Fewer Slavic women equate marriage with male-female interactions, and gender roles are shifting away from those of husband and wife. They still see ‘the perfect guy’ and ‘the ideal husband’ as comparable kinds, with the duties of breadwinner and protector as the common denominator.
The formerly prevalent ideas of the family as a household and the woman’s primary roles as wife and mother are giving way to the idea that the family must create mental comfort, and the wife’s key role is based on her ability to maintain the relationship thanks to her accommodating nature and a good sense of humor. Although the majority of Slavic women do not believe that the family must always be founded on a healthy marriage, including decent sex life, there is an increasing need for a family that can provide a cozy shelter from life’s storms.
Happiness is much more than simply love.
Love is recognized as an essential value in Slavic society, but it has never been seen as the most important factor in beginning a family. According to the Institute of Sociology survey, just 6% of Slavic women dream of love nowadays, while finding one’s true love ranks twelfth among respondents’ priorities — well below raising a family. A good family ranks fourth on the list of objectives, with 17% of Slavs wishing for one.
When questioned about their definition of personal happiness and what they would ask for if they could have one wish, 16 percent said they wanted to raise decent children, 25% said they wanted a nice family, and 20% said they wanted to meet their true love.
For many Slavic women today, happiness is defined by ‘living life to the fullest,’ not by having love, family, or children. Relationships are only one ingredient in this recipe.
Women are increasingly seeing their families as a source of physical and psychological comfort. However, the results of the poll reveal that for many Slavs, the quality of family bonds is not the most essential factor.
A happy family, according to many respondents, does not imply a problem-free,’ seamless’ connection. Furthermore, a happy family is not the same as personal happiness, which is a larger concept. A happy family, like self-realization, is more of an “ongoing project” that a person works on throughout his or her life. A happy family is considered a dream by less than a quarter of respondents (23%) who would like to have one.
The ideal man is both intelligent and attractive.
According to Slavic women, the ideal guy must be physically robust and healthy (59%), devoid of negative habits (38%), capable of producing a good income (33%), and educated (33% ). An appealing look, a sense of humor, and being useful around the house are other desirable attributes.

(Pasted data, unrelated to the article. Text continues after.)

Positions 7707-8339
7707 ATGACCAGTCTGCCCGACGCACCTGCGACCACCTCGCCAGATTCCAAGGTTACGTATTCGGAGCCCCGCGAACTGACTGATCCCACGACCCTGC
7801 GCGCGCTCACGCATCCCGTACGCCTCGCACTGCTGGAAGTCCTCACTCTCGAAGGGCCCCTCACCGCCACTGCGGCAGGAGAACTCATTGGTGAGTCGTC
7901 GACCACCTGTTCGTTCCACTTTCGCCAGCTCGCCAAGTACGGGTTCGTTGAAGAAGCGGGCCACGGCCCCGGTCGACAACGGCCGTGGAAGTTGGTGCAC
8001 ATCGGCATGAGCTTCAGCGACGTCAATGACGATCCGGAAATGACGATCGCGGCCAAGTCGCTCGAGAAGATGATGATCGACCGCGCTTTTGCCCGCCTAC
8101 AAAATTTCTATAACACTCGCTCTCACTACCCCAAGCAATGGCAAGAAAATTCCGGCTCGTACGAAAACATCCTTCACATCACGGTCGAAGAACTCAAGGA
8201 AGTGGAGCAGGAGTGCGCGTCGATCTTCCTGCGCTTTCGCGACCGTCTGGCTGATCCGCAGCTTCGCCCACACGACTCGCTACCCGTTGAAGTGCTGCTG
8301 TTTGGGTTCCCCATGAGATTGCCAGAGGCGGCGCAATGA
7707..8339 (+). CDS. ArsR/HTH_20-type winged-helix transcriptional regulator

Notably, various social subgroups have varying priorities. Thus, women of major cities place a premium on appearance (24% in major cities vs. 14-15% elsewhere) and are less concerned about poor behaviors (30% vs. 34-43%, respectively).
The countryside, in contrast to the ‘glamorous’ image common in major cities, obviously favors the traditional image of the man as head of the family, husband, and father. A robust and healthy guy, devoid of harmful habits, who provides for his family, is a devoted spouse, a loving father, and a nice person are valued by rural inhabitants.
Gender vs. family relationships.
In today’s Slavic society, there are two separate values for each gender, and only one of these ideals is important to family life in each circumstance.
The ideal guy must be robust and healthy (69%), intellectual (37%), and free of undesirable behaviors when evaluated outside of a family context (33%). In contrast, the perfect guy, when considered from a family viewpoint, should make a solid livelihood (46%), be handy around the house (21%), and be faithful to his wife (21%), in addition to being healthy (47%) and devoid of bad habits(44%).
A household vs. a pleasant atmosphere for the family.
After analyzing the responses on preferred qualities of husbands, four models describing how Slavic women view the ideal marriage were identified, with the leading models being ‘the family as a psychological comfort zone’ and ‘the family as an economic unit (household),’ each chosen by one-third of the respondents (32% and 31%, respectively).
An attractive, bright, and confident lady with no negative habits and an intellectual guy making a solid wage make up a family that serves as a “psychological comfort zone.”
The economic foundation of a family is the marriage of a hardworking breadwinner husband and a caring and accommodating homemaker wife. The traditional Slavic beliefs on gender roles in the family are reflected in the later paradigm of marital interactions. According to this paradigm, a family’s success is essentially determined by its financial well-being, which, as Slavic and international studies have demonstrated, has a direct influence on family ties.
In conclusion, ideal family ideas are being updated and broadened, mostly due to the demand for psychological comfort. In major cities, Slavic women prioritize attractive looks, but they also regard their partner’s ability to make their house a welcoming and comfortable environment.